The Tema Metropolitan Assembly (TMA) has indicated that it intends to plant a total of 5,000 trees in the industry and harbour city by the end of 2021 as the Assembly launches its tree planting exercise.
To kick start the tree planting exercise, the Assembly in collaboration with the Church of Pentecost, Tema Area started planting 500 seedlings in the first phase.
Mr Frank Asante, Tema Metropolitan Public Affairs Officer, who disclosed this to the Ghana News Agency in Tema noted that the Assembly aimed to replace all overaged trees as it has been identified as one of the things negatively affecting the functioning of underground utility lines.
“TMA is embarking on this project to replace all over-aged trees that were planted over 60 years ago whose roots have now become a nuisance, disturbing underground utility infrastructure including electrical cables, main pipe, and sewer lines,” he said.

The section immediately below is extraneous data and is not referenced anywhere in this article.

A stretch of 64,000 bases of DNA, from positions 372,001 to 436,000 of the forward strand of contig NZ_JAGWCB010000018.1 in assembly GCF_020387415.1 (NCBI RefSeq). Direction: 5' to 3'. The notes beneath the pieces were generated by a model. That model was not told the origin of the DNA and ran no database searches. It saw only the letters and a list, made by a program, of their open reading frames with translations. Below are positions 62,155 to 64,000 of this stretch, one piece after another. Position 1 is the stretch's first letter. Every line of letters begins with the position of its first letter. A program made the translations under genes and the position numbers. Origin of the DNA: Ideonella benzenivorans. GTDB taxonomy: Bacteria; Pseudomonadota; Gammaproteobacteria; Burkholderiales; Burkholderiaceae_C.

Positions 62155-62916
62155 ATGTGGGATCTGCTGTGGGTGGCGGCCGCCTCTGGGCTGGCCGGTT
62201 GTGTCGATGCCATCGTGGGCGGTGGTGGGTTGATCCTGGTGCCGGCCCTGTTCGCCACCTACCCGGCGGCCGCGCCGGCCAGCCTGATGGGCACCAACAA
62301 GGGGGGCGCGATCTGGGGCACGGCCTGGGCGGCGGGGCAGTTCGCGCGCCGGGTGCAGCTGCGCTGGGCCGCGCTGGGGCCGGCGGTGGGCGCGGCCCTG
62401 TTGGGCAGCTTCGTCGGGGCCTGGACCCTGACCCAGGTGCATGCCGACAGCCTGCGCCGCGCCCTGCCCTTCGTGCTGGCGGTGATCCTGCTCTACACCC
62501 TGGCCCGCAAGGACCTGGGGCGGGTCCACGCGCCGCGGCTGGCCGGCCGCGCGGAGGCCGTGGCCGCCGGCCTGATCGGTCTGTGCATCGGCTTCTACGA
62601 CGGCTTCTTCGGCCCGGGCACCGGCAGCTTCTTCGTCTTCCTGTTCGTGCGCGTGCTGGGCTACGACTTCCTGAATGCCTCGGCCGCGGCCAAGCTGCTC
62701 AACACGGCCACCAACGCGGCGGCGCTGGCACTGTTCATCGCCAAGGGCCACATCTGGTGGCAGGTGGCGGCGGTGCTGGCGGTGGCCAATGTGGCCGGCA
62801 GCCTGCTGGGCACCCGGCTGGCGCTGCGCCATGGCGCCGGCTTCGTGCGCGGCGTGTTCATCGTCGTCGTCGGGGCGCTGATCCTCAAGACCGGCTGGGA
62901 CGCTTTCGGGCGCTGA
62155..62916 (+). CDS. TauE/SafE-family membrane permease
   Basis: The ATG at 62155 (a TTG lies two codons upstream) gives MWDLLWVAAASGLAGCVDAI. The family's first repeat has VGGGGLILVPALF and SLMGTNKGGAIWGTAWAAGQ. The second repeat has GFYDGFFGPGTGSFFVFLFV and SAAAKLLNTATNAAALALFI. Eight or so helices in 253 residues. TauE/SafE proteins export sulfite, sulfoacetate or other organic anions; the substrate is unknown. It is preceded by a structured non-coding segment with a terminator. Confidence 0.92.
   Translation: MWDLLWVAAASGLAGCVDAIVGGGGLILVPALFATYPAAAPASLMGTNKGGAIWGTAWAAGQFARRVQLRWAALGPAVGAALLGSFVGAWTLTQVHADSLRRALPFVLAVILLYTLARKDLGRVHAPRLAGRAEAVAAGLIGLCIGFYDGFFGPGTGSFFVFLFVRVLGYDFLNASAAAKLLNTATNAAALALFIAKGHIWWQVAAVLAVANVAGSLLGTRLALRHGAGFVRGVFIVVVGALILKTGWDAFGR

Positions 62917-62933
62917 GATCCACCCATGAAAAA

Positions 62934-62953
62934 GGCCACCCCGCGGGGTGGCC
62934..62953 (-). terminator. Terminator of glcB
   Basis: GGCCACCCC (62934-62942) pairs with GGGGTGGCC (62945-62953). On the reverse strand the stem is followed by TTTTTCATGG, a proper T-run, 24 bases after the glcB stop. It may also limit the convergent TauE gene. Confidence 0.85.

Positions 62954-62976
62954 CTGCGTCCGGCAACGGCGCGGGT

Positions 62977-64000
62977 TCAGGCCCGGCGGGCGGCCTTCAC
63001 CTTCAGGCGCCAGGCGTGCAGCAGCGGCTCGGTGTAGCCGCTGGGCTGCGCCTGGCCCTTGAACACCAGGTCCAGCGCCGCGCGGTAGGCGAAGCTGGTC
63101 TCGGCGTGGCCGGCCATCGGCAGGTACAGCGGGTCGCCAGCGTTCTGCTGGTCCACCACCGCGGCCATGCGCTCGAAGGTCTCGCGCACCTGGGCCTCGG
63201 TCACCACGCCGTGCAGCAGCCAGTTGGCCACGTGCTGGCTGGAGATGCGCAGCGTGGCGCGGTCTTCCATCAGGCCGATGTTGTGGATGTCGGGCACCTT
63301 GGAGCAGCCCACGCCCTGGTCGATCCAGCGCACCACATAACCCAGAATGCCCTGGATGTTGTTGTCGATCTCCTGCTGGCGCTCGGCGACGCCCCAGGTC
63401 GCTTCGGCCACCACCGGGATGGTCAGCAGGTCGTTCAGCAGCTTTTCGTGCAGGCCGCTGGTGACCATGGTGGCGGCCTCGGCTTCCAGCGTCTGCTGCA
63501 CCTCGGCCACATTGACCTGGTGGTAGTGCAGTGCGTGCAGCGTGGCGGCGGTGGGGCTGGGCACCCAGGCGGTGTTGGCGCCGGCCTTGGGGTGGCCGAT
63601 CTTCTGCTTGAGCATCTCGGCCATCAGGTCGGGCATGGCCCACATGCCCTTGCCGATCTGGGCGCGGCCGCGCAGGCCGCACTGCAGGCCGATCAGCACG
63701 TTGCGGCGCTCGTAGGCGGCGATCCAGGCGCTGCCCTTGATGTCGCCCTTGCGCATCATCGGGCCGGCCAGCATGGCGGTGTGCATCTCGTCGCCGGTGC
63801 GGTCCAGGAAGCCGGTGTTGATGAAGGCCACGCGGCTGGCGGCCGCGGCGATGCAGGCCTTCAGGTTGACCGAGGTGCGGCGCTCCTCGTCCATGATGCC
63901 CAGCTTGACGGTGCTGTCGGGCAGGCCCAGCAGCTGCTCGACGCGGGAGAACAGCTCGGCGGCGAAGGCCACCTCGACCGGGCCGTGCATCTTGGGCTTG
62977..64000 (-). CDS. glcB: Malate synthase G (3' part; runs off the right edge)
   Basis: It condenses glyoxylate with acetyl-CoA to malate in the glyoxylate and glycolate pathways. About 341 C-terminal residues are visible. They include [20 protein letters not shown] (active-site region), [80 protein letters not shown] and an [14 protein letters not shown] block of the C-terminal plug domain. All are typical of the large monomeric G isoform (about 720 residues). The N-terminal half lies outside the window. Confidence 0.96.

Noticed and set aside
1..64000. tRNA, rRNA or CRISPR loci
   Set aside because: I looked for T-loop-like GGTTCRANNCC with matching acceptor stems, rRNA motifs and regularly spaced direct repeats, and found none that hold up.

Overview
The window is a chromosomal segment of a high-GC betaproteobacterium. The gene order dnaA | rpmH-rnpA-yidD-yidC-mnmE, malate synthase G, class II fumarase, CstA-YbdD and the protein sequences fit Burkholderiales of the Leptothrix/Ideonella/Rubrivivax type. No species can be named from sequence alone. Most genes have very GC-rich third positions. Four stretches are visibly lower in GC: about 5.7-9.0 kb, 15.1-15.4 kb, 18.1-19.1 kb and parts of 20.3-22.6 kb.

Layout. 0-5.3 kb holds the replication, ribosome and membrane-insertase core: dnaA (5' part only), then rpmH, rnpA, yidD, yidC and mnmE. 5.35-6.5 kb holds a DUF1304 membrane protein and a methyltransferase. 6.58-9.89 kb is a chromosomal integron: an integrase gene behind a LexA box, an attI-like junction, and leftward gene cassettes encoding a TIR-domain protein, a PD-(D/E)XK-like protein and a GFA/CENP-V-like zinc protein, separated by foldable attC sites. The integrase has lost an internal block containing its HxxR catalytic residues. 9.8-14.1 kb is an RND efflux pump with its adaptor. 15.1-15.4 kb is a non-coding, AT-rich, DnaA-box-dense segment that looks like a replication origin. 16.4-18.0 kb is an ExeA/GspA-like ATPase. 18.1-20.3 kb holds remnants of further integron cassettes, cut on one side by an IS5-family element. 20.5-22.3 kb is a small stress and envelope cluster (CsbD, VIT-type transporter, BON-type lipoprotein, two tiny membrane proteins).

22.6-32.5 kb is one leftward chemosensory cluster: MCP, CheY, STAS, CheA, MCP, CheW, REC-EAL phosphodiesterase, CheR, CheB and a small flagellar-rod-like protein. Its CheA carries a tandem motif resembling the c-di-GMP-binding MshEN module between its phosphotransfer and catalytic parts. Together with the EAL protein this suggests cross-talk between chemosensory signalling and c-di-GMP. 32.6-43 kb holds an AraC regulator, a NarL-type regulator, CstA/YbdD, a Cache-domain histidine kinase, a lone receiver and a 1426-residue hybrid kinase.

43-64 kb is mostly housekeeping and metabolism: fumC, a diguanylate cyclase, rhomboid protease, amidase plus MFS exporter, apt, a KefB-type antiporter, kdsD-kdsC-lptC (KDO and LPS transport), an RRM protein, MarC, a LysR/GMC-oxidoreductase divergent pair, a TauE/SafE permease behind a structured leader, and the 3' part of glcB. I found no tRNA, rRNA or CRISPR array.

He added that apart from using the launching to commemorate World Environment Day, it was also to herald the national tree planting exercise which President Nana Addo Dankwa Akufo Addo would be launching on June 11, 2021.
According to him, the Assembly among others believed the trees would help address health-related challenges that potentially affected an industrial city like Tema saying, “we need more trees to improve the quality of air residents breathe in”.
He added that it has come to the Assembly’s notice that many of the recorded Out Patient Department (OPD) cases seen in hospitals within the Metropolis were respiratory-related an indication that the need for the planting of more trees could not be over emphasied.
The mayor together with other stakeholders including the Pentecost church planted 500 seedlings.
The PRO said while TMA’s stakeholders especially the Church of Pentecost, and Kingdom Exim Ghana Limited provide the needed seedlings, the Assembly through its Horticulture Department was in charge of preparing the ground, as well as planting and nurturing them with manure and the needed care for them to grow as expected.
Mr Asante, however, added that they were hopeful that at least 70 per cent of the trees would survive taking into account unpredictable and harsh weather conditions.